Most Powerful Women

HP's Meg Whitman: We're still in the hardware business!

October 4, 2011: 6:06 PM ET

The new CEO of the embattled tech giant talks about her failed run as California governor, why she took her new job, and Mitt Romney's advice for her.

By Jessi Hempel, senior writer

HP CEO Meg Whitman at Fortune's Most Powerful Women Summit

HP CEO Meg Whitman at Fortune's Most Powerful Women Summit

FORTUNE -- It's only day seven on the job at HP, and CEO Meg Whitman is in a hurry.

Speaking at Fortune's Most Powerful Women Summit Tuesday in Laguna Niguel, California, Whitman stressed the need for decisive immediate leadership at the company. Citing decades of corporate experience--and her recent failed run for California governor--Whitman said she had a clear sense of what the company needed.

"I'm not in search of the manual," she explained. "But there's pacing and sequencing--there are a lot of decisions to be made," she said. And then there are 320,000 employees, many of whom suffer from a bit of what Whitman calls "a bit of post traumatic stress syndrome."

First priority: Whitman plans to integrate the UK software-maker Autonomy, for which it paid $10.3 billion. "It closed today," she said. "We own it and we have to make it work."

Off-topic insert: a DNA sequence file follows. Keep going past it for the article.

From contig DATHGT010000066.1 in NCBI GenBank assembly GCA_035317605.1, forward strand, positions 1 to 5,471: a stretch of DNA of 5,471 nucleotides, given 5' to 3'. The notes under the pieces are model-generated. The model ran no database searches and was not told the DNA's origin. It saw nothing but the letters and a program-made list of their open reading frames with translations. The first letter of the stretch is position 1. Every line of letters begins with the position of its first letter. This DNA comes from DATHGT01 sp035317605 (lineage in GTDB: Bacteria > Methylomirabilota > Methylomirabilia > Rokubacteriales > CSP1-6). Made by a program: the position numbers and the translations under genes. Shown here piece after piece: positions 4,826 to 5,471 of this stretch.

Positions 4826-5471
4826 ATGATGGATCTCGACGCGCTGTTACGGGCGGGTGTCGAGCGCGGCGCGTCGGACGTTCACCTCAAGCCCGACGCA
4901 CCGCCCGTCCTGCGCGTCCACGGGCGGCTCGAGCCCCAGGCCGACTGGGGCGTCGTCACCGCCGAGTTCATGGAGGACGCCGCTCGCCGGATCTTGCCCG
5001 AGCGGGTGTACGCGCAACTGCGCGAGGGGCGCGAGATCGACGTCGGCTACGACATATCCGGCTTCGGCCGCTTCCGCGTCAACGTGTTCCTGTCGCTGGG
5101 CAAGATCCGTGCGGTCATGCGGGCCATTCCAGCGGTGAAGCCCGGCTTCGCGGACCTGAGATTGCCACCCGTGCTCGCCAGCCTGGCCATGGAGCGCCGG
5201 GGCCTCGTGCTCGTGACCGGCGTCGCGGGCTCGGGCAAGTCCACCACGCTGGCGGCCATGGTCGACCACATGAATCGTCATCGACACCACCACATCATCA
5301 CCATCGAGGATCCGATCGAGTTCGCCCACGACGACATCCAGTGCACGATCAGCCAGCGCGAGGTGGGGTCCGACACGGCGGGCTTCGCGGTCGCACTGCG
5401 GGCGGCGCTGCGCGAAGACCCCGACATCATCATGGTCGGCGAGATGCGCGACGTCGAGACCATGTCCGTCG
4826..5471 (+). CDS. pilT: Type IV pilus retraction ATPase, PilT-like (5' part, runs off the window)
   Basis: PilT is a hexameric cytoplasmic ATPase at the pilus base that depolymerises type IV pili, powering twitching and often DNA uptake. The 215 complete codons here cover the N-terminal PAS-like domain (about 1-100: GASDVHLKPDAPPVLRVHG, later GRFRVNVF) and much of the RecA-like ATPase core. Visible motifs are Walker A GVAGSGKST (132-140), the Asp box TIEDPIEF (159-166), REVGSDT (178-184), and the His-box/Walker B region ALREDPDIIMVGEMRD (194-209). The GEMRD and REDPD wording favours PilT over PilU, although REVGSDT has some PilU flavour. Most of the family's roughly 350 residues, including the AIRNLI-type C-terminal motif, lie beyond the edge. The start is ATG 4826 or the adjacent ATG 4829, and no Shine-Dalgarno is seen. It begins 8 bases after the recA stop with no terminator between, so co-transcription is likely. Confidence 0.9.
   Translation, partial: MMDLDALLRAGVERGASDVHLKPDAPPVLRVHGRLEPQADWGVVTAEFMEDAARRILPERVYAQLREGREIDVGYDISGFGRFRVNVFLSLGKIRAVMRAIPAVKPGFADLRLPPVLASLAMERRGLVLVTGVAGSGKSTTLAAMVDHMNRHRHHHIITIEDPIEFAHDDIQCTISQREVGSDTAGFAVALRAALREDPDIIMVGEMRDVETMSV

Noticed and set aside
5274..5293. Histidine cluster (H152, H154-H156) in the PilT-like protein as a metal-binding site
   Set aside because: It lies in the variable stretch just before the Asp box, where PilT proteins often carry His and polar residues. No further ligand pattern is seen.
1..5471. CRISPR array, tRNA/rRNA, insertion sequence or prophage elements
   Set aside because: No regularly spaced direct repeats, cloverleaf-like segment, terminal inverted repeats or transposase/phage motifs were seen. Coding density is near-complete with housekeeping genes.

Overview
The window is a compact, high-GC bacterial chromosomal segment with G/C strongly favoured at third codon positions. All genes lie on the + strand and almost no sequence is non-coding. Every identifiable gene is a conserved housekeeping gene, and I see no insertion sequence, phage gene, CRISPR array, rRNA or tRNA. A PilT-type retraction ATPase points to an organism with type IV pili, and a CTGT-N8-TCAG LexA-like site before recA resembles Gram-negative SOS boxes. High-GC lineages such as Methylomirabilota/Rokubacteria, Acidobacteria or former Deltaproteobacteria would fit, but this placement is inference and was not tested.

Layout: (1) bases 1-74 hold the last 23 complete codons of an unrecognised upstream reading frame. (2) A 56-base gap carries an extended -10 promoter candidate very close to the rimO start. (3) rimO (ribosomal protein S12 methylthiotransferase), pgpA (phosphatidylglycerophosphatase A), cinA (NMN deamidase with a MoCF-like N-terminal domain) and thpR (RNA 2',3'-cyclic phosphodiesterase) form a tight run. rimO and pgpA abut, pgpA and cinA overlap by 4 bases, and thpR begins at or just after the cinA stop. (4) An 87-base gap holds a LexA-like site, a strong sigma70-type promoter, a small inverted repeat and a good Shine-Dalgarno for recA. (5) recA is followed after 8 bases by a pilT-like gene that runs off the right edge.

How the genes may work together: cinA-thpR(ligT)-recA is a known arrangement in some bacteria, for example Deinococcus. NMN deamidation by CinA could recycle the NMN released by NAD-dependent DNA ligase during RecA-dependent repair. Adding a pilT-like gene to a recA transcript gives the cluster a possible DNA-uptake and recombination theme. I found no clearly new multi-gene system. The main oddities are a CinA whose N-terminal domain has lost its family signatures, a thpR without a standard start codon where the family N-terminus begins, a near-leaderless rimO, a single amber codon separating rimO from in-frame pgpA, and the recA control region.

And by the end of October, Whitman says HP (HPQ) will make a decision about whether to sell the company's PC division. The consequences of delaying the decision would be disastrous, she explained. Then, with an exaggerated nod to the audience, she said, "To any of you in the audience who buy hardware, we are still in the hardware business!"

Full transcript of the Meg Whitman interview

In August, former HP CEO Leo Apotheker announced a strategic shift for the company: The Autonomy acquisition, the end of the HP Touchpad tablet business, and the possible spin-off of its PC business. He was fired just over a month later.

Whitman, who is a supporter of Governor Mitt Romney in his quest to secure the Republican nomination for president, says she sought his advice when weighing her decision to go to HP. He told her to take it. "It's an opportunity to work for an American icon," she says he told her. It's a company that matters greatly to Silicon Valley and to the world.

The former eBay (EBAY) CEO had almost nothing positive to say about the experience of running for governor of California, but she didn't rule out another run in the future. "I think it would be easier the second time around," Whitman said. She added that her skin is much thicker now that she's been through that experience, and any negative press around her decision to join HP has been comparatively easy to handle.

Any second chance at public office will have to be put on hold until Whitman can effectively steer HP in the right direction -- a process that could take quite a while. In the meantime, she said she'll continue to support Romney but that her priority is HP.

Check out our additional coverage from Fortune's Most Powerful Women summit.

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